Well, *I* was back for winter – I’m going to guess the willow trees themselves didn’t go anywhere since I was there last year!
For those who remember my shots from last winter – “myst” and “the three witches“, you’ll recall that we were pretty much fog-bound for the window we had to shoot. This time, with the flexibility of our “Jucy Casa” home on wheels, I was determined to get a shot showing the true surroundings of these often-photographed little trees.
Heading back from Nugget Point lighthouse (on the East Coast of New Zealand’s South Island), we were originally hopeful. We’d managed to miss all snow storms and major road closures and despite the rain as we left for Queenstown, the weather seemed to be getting better the whole way along. So much so, we even had time to try out step 13 of my new 21-step “pie diet” that is now required for any 8-day trip to New Zealand – this time, thanks to Jimmy 😉
So, getting to Glenorchy in time for sunset, hearts then sank when we realised that while the weather behind the trees was great – the sky in front of the sun itself was full of cloud. With no colour in the sky at all, flat light losing all definition in the mountains and a temperature dropping below freezing, night one was already a bust. The second problem was the framing: While I preferred the sideways shot in some ways, the trees in the foreground just moved too much on a long exposure to allow for anything “tidy” to come out of the camera.
Only one thing for it – a quick drive back to Queenstown for some warmth in the form of pizza and beer at The Cow. Indeed, another education as Wayne found out just how “dirty” a multinational pizza could be… 😉
Sadly, beers stop flowing quite so freely when you remember that you need to be 50km away an hour before sunrise the next morning – so, after a quick sleep, it was back up and out to the boat house and pier at Glenorchy’s waterfront.
WOW it’s cold in the mornings there in winter. Granted, it was actually warmer than I remember it when I was there last year (there was no ice on the ground), but it’s not the perfect place to be stood for over an hour before any form of sunlight appears to provide some heat.
So… Just like for a Guiness, we wait. Slooooooooowly the sun was rising and due to hit the snow-capped mountains in the background. The clouds hung around over the peaks and were moving just enough to capture the perfect frame. So, the right place, the right time, the right conditions…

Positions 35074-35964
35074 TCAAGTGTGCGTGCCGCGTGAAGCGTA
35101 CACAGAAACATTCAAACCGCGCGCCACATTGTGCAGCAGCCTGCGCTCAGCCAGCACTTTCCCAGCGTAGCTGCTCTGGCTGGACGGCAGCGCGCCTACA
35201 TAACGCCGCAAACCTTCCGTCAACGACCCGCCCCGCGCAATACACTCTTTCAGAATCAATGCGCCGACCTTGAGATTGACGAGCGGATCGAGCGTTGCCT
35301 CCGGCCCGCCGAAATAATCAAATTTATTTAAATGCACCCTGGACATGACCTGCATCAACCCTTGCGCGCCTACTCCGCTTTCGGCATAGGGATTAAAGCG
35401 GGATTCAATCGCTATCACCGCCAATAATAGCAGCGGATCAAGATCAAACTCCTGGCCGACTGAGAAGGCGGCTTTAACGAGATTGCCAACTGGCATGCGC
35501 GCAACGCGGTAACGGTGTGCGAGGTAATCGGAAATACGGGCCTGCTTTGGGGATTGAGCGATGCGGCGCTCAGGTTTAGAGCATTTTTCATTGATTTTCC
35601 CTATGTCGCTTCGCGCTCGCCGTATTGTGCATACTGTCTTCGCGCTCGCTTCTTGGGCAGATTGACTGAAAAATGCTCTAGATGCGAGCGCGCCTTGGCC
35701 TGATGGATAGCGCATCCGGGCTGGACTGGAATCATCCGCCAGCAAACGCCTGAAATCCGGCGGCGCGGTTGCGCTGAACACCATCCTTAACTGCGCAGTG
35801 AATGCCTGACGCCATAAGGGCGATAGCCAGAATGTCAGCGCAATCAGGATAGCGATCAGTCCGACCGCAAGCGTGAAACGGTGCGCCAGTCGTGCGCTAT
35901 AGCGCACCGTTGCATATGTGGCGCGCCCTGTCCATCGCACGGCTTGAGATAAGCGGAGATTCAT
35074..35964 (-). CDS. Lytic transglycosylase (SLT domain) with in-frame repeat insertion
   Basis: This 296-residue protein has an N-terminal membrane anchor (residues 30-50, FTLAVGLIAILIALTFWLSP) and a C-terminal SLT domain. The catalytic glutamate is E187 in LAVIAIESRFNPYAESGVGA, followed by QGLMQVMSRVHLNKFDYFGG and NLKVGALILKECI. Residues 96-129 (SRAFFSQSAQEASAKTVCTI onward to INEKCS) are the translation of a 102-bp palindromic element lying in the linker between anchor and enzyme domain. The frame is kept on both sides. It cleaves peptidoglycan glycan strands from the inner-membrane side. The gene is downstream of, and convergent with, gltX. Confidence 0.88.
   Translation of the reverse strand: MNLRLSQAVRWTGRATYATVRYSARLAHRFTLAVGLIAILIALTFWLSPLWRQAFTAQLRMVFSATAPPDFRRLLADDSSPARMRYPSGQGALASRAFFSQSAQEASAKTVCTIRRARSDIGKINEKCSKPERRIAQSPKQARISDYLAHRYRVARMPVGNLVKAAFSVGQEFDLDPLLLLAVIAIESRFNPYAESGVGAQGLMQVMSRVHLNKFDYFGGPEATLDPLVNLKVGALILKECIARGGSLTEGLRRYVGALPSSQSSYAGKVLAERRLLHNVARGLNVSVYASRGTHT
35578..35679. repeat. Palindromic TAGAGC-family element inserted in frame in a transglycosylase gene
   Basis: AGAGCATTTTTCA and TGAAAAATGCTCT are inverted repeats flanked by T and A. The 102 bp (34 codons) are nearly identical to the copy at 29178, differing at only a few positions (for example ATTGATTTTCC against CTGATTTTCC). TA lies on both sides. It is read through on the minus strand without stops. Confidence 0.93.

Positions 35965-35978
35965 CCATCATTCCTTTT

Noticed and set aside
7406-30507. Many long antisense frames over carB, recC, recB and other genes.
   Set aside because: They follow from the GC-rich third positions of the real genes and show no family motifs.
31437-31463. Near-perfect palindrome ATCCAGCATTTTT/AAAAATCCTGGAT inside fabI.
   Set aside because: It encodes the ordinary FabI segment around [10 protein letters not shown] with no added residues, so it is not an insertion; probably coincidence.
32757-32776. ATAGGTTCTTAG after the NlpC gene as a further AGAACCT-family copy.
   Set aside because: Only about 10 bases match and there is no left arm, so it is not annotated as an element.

…and then it struck. [warning – TMI moment ahead] It seemed I’d maybe had one too many pies and a few too many slices of pizza. Standing in the cold for hours on end with that lot “on-board” meant I had a drastic decision to make (which every photographer at some point in their life will have to make): to stay, or “to go”.
I’ve never driven a car with as much panic as I did that morning – let alone a 4-berth camper-van, on my mission to find somewhere to go. We’d all vowed to never use the “facilities” onboard our vans (basically, as nobody wanted to deal with any form of cleaning after a week!) so this was a red-alert moment. And here’s the thing – after my quick 1-mile round trip, it worked out perfectly (ish!). When I returned a few minutes later, the sun had just hit the tops of the mountains with a warm pink light – and I clicked away with a few long exposures.
The top shot was exactly what I wanted to capture – these trees are actually part of a cluster of 12-15 in a row, and 9 of them find their permanent home in Lake Wakatipu itself. The warmth of the sunlight above, hitting the cold winter snow-capped mountains against a pure blue sky, with the still lake below below where the wiry trees reside. On first inspection, they’re not that impressive (they’re quite small actually!) but when you combine them with the fog we had last winter or the stunning backdrop of that mountain range at sunrise, wow, even winter branches seem to come alive.
I guess you could say it all came good in the end. Much to Mark and Wayne’s enjoyment, they both pointed out that there was actually a public convenience about 25m from where I was stood with my tripod, right next to the boat house itself. There aren’t words that I can write without being censored by Google search results, but you can imagine.
Only one thing for it to make me feel better… Pie 14 out of 21 of the plan – this time a Glenorchy speciality.
Many lessons learned that morning – and all for just one picture of some little trees in a lake 😉